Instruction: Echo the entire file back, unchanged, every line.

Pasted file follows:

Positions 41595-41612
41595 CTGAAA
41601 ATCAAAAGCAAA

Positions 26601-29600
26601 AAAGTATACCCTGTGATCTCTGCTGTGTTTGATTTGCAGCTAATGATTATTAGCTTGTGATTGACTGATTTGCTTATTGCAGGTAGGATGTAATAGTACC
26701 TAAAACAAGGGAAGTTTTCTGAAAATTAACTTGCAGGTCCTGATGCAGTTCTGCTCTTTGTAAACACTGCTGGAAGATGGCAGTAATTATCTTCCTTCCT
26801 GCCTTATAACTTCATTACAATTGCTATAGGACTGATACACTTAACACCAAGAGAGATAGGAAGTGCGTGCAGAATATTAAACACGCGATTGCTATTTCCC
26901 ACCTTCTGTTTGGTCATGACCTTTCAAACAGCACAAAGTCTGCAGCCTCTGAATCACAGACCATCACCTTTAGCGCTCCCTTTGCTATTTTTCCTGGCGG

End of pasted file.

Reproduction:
Positions 41595-41612
41595 CTGAAA
41601 ATCAAAAGCAAA

Positions 26601-29600
26601 AAAGTATACCCTGTGATCTCTGCTGTGTTTGATTTGCAGCTAATGATTATTAGCTTGTGATTGACTGATTTGCTTATTGCAGGTAGGATGTAATAGTACC
26701 TAAAACAAGGGAAGTTTTCTGAAAATTAACTTGCAGGTCCTGATGCAGTTCTGCTCTTTGTAAACACTGCTGGAAGATGGCAGTAATTATCTTCCTTCCT
26801 GCCTTATAACTTCATTACAATTGCTATAGGACTGATACACTTAACACCAAGAGAGATAGGAAGTGCGTGCAGAATATTAAACACGCGATTGCTATTTCCC
26901 ACCTTCTGTTTGGTCATGACCTTTCAAACAGCACAAAGTCTGCAGCCTCTGAATCACAGACCATCACCTTTAGCGCTCCCTTTGCTATTTTTCCTGGCGG